Irish Americans outnumber the Irish of Ireland by quite a lot. There are 4.7 million people in Ireland and about 33 million Americans who claim Irish descent. It should come as no surprise, then, that the celebration of the quintessentially Irish holiday — St. Patrick’s Day — tends to run bigger, wilder and more raucous on this side of the pond. After all, here in Boston, our local Irish population is eight times the size of the motherland’s, and Americans of every ethnic background get their green on one day a year.
St. Patrick’s Day Is the Drunkest Day of the Year
But not when it comes to how much people spend getting to that state.
Despite popular opinion, St. Patrick’s Day is not the day that leads in alcohol purchases; it’s actually fourth on that list. New Year’s, Christmas and the Fourth of July all bring in greater expenditures of money on booze.
That’s because people drink fancier things on those holidays — and usually in concentrated windows of time. People drink champagne on New Year’s, fine wine on Christmas and festive mixed drinks on the 4th, all of which run up the national bar tab. On St. Patrick’s Day, people drink exactly three things: cheap green beer (breakfast), Guinness (lunch) and whiskey (dinner).
For reasons science can’t explain, some people just drink green beer all day — and they do it literally all day — and much of the way through the night.
Unfortunately, that means St. Patrick’s Day has the unenviable title of the day with the most intoxicated drivers on the road. The average St. Patty’s Day driver has a blood alcohol level that doubles the legal limit.
Unenviable because, sadly, automotive fatalities track with that finding.
That’s the dark part…now, let’s cut to the fun.
Like drunken St. Patrick’s Day shopping:
The $233 Million Online Spending Binge
So, the festivities are over, the green beer has been consumed and you’ve done the right thing and caught an Uber or a Lyft home.
Shopping. Lots of it. About 17 percent of revelers, according to Content Square, decide the perfect way to end the night is to make a drunken purchase on the internet. They will mostly be young, and they will mostly be men. (Drunk men outspend drunk women on St. Patrick’s Day by about 38 percent.)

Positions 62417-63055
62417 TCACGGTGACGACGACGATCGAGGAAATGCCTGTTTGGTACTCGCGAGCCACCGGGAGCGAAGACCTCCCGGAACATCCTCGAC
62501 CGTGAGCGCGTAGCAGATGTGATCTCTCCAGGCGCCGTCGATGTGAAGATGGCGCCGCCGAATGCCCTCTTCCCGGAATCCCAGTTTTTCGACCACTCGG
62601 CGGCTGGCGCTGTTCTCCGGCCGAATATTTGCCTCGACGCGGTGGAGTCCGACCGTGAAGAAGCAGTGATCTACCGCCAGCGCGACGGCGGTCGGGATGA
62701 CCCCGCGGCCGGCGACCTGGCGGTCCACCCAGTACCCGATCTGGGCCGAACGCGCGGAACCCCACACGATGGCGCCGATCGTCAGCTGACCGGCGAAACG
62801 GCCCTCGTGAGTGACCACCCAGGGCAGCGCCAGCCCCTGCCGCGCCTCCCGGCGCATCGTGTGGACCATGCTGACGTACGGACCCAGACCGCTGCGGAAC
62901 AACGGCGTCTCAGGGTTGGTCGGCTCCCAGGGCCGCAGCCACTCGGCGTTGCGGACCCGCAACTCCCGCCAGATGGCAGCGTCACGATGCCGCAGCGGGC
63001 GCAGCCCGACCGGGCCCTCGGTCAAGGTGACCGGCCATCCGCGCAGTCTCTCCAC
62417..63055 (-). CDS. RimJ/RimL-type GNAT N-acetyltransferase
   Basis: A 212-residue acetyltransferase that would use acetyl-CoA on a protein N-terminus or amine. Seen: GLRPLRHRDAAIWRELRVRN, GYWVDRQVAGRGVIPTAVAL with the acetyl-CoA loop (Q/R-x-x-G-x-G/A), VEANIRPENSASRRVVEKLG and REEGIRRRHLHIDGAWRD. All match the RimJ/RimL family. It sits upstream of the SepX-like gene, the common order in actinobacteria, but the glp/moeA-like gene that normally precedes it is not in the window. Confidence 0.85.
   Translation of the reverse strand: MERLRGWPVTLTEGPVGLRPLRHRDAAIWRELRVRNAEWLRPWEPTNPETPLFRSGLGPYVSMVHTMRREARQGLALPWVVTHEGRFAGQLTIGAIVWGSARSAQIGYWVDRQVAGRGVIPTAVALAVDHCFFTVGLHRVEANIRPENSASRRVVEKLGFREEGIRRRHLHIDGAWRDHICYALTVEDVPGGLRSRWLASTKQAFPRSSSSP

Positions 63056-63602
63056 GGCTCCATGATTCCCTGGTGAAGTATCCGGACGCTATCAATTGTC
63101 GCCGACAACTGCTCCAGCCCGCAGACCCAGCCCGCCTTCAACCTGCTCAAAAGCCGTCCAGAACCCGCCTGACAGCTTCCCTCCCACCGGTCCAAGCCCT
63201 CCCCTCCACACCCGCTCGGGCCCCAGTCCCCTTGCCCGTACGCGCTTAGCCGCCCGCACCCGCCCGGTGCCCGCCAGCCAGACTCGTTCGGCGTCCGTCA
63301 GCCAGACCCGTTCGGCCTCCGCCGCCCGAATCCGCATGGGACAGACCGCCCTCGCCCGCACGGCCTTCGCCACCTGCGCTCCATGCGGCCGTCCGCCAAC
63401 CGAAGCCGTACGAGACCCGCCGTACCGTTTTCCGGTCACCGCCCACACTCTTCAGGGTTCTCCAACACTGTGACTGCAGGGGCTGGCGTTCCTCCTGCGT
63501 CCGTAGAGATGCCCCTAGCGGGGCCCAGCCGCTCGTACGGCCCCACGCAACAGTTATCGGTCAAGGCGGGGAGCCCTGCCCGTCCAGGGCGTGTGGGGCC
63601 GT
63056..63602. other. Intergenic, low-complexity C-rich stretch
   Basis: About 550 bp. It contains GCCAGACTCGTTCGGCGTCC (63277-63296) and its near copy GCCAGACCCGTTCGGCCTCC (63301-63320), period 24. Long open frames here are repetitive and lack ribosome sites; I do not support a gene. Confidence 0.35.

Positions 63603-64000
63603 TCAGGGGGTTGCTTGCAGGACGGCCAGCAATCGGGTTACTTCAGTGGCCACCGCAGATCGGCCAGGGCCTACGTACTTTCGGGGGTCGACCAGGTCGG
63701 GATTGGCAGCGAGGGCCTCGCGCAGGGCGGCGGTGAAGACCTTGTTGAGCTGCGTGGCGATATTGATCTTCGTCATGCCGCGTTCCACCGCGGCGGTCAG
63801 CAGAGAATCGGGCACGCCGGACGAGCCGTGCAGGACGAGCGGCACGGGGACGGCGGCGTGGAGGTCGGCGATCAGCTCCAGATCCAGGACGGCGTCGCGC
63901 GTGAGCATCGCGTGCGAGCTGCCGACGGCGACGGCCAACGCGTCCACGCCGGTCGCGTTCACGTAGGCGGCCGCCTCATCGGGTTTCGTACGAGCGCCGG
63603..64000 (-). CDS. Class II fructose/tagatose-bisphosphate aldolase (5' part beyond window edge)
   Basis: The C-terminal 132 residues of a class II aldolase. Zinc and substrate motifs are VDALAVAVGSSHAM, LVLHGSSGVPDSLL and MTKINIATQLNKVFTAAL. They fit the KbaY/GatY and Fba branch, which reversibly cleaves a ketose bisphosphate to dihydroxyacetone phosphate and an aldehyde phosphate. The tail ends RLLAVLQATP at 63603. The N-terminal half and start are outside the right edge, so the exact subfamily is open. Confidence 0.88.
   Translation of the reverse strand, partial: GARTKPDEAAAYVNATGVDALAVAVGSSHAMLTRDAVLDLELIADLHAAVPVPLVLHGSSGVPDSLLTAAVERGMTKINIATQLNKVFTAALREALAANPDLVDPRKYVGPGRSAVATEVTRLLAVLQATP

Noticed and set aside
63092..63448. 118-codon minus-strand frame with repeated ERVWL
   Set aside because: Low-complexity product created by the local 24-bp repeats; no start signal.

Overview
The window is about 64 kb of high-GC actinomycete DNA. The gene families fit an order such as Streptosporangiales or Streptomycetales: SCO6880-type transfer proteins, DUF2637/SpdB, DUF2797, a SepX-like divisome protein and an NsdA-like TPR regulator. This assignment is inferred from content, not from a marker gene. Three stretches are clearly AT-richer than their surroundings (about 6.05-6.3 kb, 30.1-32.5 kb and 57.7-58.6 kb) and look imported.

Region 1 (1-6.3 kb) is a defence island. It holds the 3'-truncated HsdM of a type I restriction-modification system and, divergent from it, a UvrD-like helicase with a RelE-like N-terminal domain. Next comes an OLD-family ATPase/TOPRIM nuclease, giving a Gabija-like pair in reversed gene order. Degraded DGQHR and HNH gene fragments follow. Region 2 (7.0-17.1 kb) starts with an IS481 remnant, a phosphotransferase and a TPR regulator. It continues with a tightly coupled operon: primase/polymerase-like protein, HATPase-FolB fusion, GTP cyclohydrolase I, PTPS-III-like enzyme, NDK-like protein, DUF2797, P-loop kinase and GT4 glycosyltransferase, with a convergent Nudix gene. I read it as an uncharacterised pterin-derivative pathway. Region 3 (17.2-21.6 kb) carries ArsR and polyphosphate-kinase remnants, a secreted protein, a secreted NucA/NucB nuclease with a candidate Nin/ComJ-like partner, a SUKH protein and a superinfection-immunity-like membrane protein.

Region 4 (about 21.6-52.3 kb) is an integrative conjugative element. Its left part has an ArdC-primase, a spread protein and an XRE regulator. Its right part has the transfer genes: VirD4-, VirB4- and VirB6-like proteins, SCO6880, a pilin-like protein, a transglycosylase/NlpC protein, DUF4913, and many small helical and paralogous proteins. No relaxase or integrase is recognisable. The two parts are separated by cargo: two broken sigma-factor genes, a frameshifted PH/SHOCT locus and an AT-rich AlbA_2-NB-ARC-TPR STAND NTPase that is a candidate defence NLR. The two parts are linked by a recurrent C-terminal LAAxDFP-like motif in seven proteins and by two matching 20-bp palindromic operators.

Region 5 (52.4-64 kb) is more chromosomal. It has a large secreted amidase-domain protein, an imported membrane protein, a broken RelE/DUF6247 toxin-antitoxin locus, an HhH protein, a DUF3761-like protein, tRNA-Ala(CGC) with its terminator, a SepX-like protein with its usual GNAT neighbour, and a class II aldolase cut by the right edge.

What will they buy?
Clothes, mostly, because the best fashion choices are made with liquid courage. They’ll also grab event tickets, consumer electronics, more alcohol and toys you wouldn’t let your children buy.
Yup, you read that list right — apparently, some of these people made some connections at the bar and are planning a pretty exciting first date.
That $233 million expenditure is just the icing on the cake of a spending onslaught. About 60 percent of Americans are expected to celebrate St. Patrick’s Day, and the average estimated spend per person is $30 a pop. For those doing the math at home, that clocks in at $4 billion spent on green beer, the obligatory “Kiss me, I’m Irish” shirt and, of course, the Shamrock Shake.
Speaking of which…
The Shamrock Shake
On most days, a vaguely mint green milkshake wouldn’t cause much of a stir. But at McDonald’s, if you release it on St. Patrick’s Day, and if you give it an instantly memorable name like “Shamrock Shake,” people nationwide will lose their collective minds.
Take the following tweet:
“You’re in the @McDonalds drive-thru with your friend Carl.
You say, ‘Ooo! I’m gonna get a Shamrock Shake, you want one too?!’
Carl says, ‘Nah, they’re gross.’
Carl is no longer your friend. Call us and we’ll remove Carl from your car.”
That tweet came care of the official Twitter account of the police force of Dixon, Illinois.
However, Shamrock Shakes have not always been so beloved. The original shake was created in the 1970s and involved lemon-lime sherbet. It did not develop a fanatical following. But in 1983, McDonald’s switched to mint and vanilla (enthusiasts believe they can still taste a dash of lime), and the world lost its mind once a year for the following 35.
Should you drink one?
Well, a small Shamrock Shake has 460 calories, and a large will tip every sugar scale ever invented.
But, real talk: It’s still probably better for you than green beer.
Whatever you drink today — and whatever you’re wearing when you’re doing it — be safe and don’t drive if you’ve been drinking. And remember that you’re going to have to pay for those things you bought.
And explain your choices later.
Erin go Bragh and Happy St. Patrick’s Day!